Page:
Babies are born prepared to experience their world around them. Our babies can hear their mothers’ hearts beating, their fathers’ voices, or the music on the radio. After being born, they mouth, chew, and nibble on objects as there are more nerve-ending in their mouth than any other place on their body. Toddlers learn about their foods by mashing, pouring, or squishing it through their fingers, which support their understanding of texture. They intensely look at highly contrasting colours in a painting or book. By using their senses, our little ones are familiarizing themselves with their world and comforting themselves. All of this comes naturally to them!
Our children’s brains develop because of these sensory experiences. Therefore, we want to support them by providing them with opportunities to activity use their senses. Below are a number of ways you can encourage your baby's/toddler's sensory development.
Play Eclectic Music
I like to think we listen to an eclectic range of music in our home. But, I was recently surprised when Eleanor went nuts rocking out to “Cut Me Some Slack,” performed by Paul McCartney and Nirvana at the 12-12-12 Hurricane Sandy benefit. Now, we’ve started listening to more alternative music.
Bake/Cook with your Baby
Since I’m at home with Eleanor all day, I spend a lot of my time cooking with her. We turn many meals into an experience where I allow her to feel, smell and taste the ingredients.
Play with “Goop,” Playdough, Shaving Cream and Other Tacile Materials
“Goop” is magical! It’s a mixture of cornstarch and water that acts as a liquid and solid. Eleanor is amused with how this material reacts to her touch. Playdough is another staple “ingredient” in our home. We made pumpkin pie playdough at Thanksgiving and it’s kept in our refrigerator this whole time. I substituted ginger and clover for the pumpkin pie spice. I’m looking forward to trying glow-in-the-dark playdough next! And, bathtime is more fun when we paint the tub with a mixture of shaving cream and food colouring.
Create a sensory blanket, “I Spy” bags/bottles, or sensory balloons
Eleanor, like most little ones, is enamoured with anything she can manipulate with her hands. She was very fond of the colours and textures of the sensory blanket used during our last Intellidance Babies class (the sensory play class). The Sewing Dork has a tutorial on how to make a small sensory blanket, or you can purchase one from Undercover Works at the Strathcona Farmers Market.
And, you can read my recent blog post on sensory balloons here.
Create a Ball Pit
This is another idea I learned about from Jessica, the owner of Intellidance. Fill an inflatable pool or playpen with a set of 100 “replacement” balls that can be purchased at Toys R’ Us for about $15-$20 and you have hours of entertainment with your baby! Can't find balls? Buy pool noodles on clearance at the end of summer season and cut them into smaller pieces to replace the balls.
Rip paper into strips
Rip paper? I know what you’re thinking. How can this be a sensory activity? But, seriously, if you haven’t tried this with your baby before, you should. The sound of the paper ripping is acoustically-pleasing. Visually, babies enjoy seeing something large diminish. And, when you’re done you can fill your ball pit with the paper for a different sensory activity than the balls. Still don’t believe me, check out this video! The baby’s giggles will warm your heart.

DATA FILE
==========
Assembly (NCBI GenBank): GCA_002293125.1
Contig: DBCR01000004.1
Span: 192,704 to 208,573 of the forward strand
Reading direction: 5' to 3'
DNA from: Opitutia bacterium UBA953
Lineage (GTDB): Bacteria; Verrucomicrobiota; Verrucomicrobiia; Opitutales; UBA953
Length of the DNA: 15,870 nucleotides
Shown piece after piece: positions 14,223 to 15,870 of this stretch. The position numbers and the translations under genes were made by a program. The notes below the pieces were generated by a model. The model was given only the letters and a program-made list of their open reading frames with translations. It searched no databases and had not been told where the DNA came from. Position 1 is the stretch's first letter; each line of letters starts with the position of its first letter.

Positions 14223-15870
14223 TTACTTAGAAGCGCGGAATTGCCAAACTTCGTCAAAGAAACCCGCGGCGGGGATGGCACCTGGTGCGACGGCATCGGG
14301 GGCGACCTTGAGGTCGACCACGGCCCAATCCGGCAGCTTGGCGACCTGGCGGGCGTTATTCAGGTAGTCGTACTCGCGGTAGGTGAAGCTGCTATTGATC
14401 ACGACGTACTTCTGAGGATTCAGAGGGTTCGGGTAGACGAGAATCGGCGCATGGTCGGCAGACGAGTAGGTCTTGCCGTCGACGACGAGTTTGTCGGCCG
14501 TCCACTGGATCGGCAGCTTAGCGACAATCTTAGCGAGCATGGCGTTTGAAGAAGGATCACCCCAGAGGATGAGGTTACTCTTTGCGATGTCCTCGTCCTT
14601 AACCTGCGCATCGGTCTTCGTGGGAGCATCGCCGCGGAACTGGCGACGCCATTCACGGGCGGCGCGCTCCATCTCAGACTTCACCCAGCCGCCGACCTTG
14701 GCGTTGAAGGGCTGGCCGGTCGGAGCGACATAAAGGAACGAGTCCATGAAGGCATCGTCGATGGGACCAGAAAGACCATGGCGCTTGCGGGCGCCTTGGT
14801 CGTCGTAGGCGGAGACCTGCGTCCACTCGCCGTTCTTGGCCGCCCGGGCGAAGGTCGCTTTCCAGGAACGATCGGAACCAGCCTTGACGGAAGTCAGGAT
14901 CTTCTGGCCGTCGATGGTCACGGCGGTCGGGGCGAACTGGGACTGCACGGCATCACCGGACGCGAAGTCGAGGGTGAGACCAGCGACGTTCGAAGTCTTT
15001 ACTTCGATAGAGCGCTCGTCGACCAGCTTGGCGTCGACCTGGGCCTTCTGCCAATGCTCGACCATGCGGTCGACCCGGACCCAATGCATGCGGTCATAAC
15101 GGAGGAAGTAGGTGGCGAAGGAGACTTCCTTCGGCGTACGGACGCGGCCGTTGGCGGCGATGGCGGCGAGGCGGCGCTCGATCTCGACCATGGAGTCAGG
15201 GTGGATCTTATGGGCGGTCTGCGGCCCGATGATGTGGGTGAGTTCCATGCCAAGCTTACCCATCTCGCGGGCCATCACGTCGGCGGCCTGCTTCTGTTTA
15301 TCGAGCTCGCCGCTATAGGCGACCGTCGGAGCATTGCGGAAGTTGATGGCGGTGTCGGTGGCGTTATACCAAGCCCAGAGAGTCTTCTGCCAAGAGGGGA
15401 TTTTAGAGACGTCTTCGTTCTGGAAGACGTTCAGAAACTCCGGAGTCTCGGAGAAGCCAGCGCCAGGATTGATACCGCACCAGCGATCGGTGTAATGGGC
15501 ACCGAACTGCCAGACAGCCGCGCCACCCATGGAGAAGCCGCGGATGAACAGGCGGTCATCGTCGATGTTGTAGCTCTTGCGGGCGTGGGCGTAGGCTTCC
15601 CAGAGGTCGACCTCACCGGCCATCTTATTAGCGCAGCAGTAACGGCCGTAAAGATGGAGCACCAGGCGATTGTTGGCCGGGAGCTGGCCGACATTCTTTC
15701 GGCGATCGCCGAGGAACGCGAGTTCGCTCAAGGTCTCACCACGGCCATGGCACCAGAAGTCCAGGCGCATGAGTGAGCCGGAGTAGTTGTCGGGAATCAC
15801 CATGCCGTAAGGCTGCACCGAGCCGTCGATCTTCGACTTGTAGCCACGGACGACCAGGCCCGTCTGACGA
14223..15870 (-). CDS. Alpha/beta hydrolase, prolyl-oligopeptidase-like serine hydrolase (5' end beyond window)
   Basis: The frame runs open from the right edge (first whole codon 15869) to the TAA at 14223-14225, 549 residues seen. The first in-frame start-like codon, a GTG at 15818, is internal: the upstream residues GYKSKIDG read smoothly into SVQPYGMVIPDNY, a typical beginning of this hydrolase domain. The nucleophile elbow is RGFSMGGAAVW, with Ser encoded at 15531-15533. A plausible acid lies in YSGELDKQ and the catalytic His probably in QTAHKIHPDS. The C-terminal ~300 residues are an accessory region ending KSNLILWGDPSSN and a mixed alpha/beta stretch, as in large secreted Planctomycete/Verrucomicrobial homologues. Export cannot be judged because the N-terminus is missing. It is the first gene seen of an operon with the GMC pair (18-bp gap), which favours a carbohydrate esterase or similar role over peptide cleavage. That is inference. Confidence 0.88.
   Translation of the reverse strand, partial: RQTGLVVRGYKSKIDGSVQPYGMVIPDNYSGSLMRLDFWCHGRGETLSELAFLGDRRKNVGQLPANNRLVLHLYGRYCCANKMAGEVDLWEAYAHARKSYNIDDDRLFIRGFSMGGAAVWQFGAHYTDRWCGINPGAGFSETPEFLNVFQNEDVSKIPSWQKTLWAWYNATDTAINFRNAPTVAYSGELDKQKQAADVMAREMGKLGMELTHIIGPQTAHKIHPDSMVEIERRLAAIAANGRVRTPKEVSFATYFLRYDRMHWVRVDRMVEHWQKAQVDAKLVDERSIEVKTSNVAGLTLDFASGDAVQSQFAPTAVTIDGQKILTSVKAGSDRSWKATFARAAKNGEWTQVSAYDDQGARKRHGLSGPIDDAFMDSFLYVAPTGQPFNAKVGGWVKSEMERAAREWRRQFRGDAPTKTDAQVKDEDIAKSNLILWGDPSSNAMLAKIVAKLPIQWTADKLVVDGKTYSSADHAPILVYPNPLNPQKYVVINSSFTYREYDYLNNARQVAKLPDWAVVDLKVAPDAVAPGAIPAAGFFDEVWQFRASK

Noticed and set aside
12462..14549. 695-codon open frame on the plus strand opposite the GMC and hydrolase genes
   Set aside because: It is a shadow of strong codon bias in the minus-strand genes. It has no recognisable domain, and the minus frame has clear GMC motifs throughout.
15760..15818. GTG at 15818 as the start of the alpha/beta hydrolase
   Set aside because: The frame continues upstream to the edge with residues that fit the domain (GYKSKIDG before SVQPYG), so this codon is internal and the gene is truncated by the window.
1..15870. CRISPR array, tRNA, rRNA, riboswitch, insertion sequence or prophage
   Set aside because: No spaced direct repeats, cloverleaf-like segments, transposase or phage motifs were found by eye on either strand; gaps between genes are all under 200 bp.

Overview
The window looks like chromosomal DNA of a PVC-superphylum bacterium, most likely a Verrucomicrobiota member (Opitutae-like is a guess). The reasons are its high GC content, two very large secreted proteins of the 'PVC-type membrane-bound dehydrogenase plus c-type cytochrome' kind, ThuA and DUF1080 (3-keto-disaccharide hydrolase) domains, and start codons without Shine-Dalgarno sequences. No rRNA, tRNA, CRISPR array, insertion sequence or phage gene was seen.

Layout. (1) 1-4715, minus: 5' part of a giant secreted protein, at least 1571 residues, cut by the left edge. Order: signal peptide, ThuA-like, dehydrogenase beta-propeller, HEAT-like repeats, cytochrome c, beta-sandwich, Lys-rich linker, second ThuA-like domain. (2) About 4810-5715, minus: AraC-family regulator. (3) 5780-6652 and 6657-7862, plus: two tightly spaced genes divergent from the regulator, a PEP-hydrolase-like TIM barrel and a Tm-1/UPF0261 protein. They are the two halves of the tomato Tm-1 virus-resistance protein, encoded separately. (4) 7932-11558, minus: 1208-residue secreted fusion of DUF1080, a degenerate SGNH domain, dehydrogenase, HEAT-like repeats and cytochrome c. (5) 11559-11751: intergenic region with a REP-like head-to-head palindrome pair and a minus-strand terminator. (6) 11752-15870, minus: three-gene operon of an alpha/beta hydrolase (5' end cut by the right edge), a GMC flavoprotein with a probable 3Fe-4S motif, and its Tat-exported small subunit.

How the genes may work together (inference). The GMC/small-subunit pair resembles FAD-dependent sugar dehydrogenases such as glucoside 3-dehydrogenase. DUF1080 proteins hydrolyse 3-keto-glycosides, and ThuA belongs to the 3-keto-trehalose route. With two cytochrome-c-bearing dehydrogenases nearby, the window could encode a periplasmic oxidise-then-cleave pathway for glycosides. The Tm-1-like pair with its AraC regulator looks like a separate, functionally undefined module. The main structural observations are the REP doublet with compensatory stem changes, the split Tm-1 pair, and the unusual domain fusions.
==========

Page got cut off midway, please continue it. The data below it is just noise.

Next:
Read touchy-feely books
Usborne Children’s Books has a collection of touchy-feely books called, “That’s Not My...” It’s a huge collection, so you can choose your baby’s favourite animal, vehicle, mythical creature, etc. We have “That’s Not My Penguin.” Eleanor loves rubbing her fingers along the penguin’s velvety wings and stroking its silky head with her cheek.
Visit the Art Gallery of Alberta
Babies love the contrasting colours displayed in art, and the Alberta Art Gallary (AGA) is great place to take them. Children under 6 are free; strollers are permitted, though if it’s busy they may ask you to leave them in the coat-check; and they have Tours for Tots for 3-5 year olds on Wednesdays from 10-11am, which is free with admission. The AGA also offers free admission on the last Thursday of every month from 6-9pm thanks to Servus Credit Union; you’ll definitely want to wear your baby on these nights as it can get busy! Not local to Edmonton? Check out your local Art Gallary for special events and children's programs.
Babies are delighted by bubbles! By the end of my Intellidance Tykes sessions, most of the wee ones in the room are shouting, “bubbles, bubbles” when they see the bubbles float across the room. At a very early age, bubbles can support your baby’s vision development. Later, it will support her fine motor skills as she tries to pop the floating bubbles.
Whatever sensory activity you do, use language to support their learning. “The cornstarch goop is sticky.” “I like listening to the slow music.” “Look how vibrant the colours are.” “Observe how the cake is rising in the oven.”
Benefits of Sensory Play
Sensory play allows babies to make sense of their world around them. It helps them to develop personal preferences (e.g., “I enjoy hip-hop to country music.”), which will support them in communicating their likes/dislikes and establishing their self-identity. They strengthen their fine motor skills by explore different materials and their gross motor skills by moving through space. Sensory play supports babies’ social development through turn-taking, problem solving, and cooperation. Lastly, sensory play is fun and engaging for the whole family!